PAWN (The Blackcoat Rebellion, #1)
Author: Aimée Carter
Rating: 4 out of 5
Genre: YA Dystopia
Format: Digital ARC
Publisher: Harlequin Teen
Release Date: November 26, 2013
Recommended Reading: 15+
Contains No Spoilers
Received a free copy in exchange for an honest review.
THE GIST: This concept was quite clever, and while I was put off by certain aspects, it was interesting and I enjoyed most of the characters. Carter’s best quality was her world-building, as I found it very easy to picture. Some characters may have fallen a tiny bit short of the mark, but I liked them, and that goes a long way with me.
SYNOPSIS: YOU CAN BE A VII IF YOU GIVE UP EVERYTHING.
For Kitty Doe, it seems like an easy choice. She can either spend her life as a III in misery, looked down upon by the higher ranks and forced to leave the people she loves, or she can become a VII and join the most powerful family in the country. If she says yes, Kitty will be Masked—surgically transformed into Lila Hart, the Prime Minister’s niece, who died under mysterious circumstances. As a member of the Hart family, she will be famous. She will be adored. And for the first time, she will matter.
There’s only one catch. She must also stop the rebellion that Lila secretly fostered, the same one that got her killed…and one Kitty believes in. Faced with threats, conspiracies and a life that’s not her own, she must decide which path to choose—and learn how to become more than a pawn in a twisted game she’s only beginning to understand.
BREAKDOWN: I read a LOT of YA dystopian, and I must admit, it’s getting hard to really blow me away, but it can be done. In this case, it didn’t, but there are still good merits to this book. First, and most especially, the world-building. As I stated, this was Pawn’s best feature. Author Aimee Carter’s picture painting was spot on; I had very vivid images of all the scenes and settings. I also enjoyed the variety of settings, as some stories tend to have a bunch of settings that are all variations on one another. Carter’s world was rich, well-developed, and diverse.
The story follows a 17-year-old girl named Kitty Doe. She’s one of society’s lesser ranked individuals without a lot of promise, or any for that matter, but she’s given the opportunity to jump to the very top of society’s hierarchy… but at a great cost. Kitty represents the nobodies, the uneducated, and the hopeless, which makes her journey compelling. However, there were some drawbacks in her story that were a little hard for me to get past. There was a sequence early in the book dealing with Kitty’s sexuality that I found appalling, not necessarily because it wasn’t believable, it was, but Kitty’s nonchalance toward the heavy subject matter was disappointing.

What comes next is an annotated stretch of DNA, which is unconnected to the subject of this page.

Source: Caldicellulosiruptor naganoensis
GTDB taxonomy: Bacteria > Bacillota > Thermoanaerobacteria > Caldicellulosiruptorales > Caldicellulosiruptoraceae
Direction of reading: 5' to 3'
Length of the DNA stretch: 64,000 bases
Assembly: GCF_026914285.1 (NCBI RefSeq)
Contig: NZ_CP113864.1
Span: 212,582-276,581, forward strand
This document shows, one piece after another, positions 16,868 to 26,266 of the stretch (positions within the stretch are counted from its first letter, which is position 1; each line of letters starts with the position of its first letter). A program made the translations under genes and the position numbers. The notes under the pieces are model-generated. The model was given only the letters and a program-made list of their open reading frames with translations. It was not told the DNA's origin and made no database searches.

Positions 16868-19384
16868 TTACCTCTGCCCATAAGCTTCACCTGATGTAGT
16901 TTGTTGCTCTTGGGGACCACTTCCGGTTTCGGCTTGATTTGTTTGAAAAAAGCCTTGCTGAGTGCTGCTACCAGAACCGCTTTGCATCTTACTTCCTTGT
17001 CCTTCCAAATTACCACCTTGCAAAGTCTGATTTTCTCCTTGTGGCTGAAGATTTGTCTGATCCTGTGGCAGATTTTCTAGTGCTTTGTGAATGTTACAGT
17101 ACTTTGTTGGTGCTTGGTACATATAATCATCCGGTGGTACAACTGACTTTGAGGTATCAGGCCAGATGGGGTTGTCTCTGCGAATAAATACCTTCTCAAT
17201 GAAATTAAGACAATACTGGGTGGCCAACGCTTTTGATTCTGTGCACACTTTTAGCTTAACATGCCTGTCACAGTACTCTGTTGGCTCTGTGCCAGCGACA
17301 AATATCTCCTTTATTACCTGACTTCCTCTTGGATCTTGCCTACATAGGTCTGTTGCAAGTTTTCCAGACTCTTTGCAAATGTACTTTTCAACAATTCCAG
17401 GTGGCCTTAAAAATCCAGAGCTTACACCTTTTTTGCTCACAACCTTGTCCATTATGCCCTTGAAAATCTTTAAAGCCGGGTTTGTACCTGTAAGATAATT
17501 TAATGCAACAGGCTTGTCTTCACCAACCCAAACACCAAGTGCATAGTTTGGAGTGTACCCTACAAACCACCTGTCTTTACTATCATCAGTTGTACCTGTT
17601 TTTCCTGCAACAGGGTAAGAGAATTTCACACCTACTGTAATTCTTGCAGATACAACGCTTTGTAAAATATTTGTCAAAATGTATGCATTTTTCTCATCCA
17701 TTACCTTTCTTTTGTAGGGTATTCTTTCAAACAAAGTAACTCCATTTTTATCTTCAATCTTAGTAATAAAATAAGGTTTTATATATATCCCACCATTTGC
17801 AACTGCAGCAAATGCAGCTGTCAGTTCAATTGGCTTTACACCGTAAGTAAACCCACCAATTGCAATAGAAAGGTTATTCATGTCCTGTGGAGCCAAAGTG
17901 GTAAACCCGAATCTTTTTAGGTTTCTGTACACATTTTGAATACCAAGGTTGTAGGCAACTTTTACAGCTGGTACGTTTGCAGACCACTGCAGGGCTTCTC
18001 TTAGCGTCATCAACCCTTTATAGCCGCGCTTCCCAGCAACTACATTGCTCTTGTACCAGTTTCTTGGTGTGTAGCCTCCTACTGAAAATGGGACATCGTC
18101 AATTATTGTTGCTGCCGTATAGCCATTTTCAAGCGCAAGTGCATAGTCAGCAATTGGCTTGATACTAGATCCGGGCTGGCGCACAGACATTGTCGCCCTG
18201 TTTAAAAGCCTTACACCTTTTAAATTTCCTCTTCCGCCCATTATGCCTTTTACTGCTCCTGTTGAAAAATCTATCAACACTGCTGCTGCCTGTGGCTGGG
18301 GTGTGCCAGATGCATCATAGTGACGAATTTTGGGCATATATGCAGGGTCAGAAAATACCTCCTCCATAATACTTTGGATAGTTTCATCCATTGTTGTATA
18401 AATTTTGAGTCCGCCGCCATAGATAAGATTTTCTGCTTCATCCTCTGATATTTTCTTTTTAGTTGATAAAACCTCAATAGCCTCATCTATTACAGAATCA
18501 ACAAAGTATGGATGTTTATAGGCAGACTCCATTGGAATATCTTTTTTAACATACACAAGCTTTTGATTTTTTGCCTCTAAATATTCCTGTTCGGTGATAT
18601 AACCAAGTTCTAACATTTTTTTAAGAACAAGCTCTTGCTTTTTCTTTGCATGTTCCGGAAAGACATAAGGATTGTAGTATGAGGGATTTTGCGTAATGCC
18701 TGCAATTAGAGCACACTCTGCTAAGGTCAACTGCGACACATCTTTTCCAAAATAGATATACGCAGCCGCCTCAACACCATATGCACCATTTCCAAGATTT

Kitty’s boyfriend, Benjy, is better off than she is. He’s smarter and has a much more promising future. I can’t exactly say he was swoon-worthy, this wasn’t quite that kind of story, but he was undyingly loyal to Kitty, and he was a steady figure in the parts of the story he was present. Sadly, though, he was the one character that didn’t really have an arc.
Other characters were much better executed. Characters such as Knox, Celia, Augusta and another character that I can’t name without spoiling anything, were all impressively characterized throughout the course of the book. For that, I say well-done. And for the record, that secret someone who shows up in the latter part of the book was perhaps the most impressive and surprising character, developmentally speaking, not because he/she was wonderful, but because he/she defied the expectation.
I would’ve liked to have seen more dimension in Benjy and more compunction in Kitty. It also would’ve been a bit more satisfying with a little more action and heart-pounding tension. While the world-building was great, the characters were mostly good, the story itself was a bit underwhelming. For that reason, I’m not sure if I’ll read the sequels or not, but if you’re a fan of the genre, you should decide for yourself!
FINAL THOUGHTS: Overall, I thought this was an entertaining take on a popular genre. While I had some complaints, I’d say this book was original and worth the read.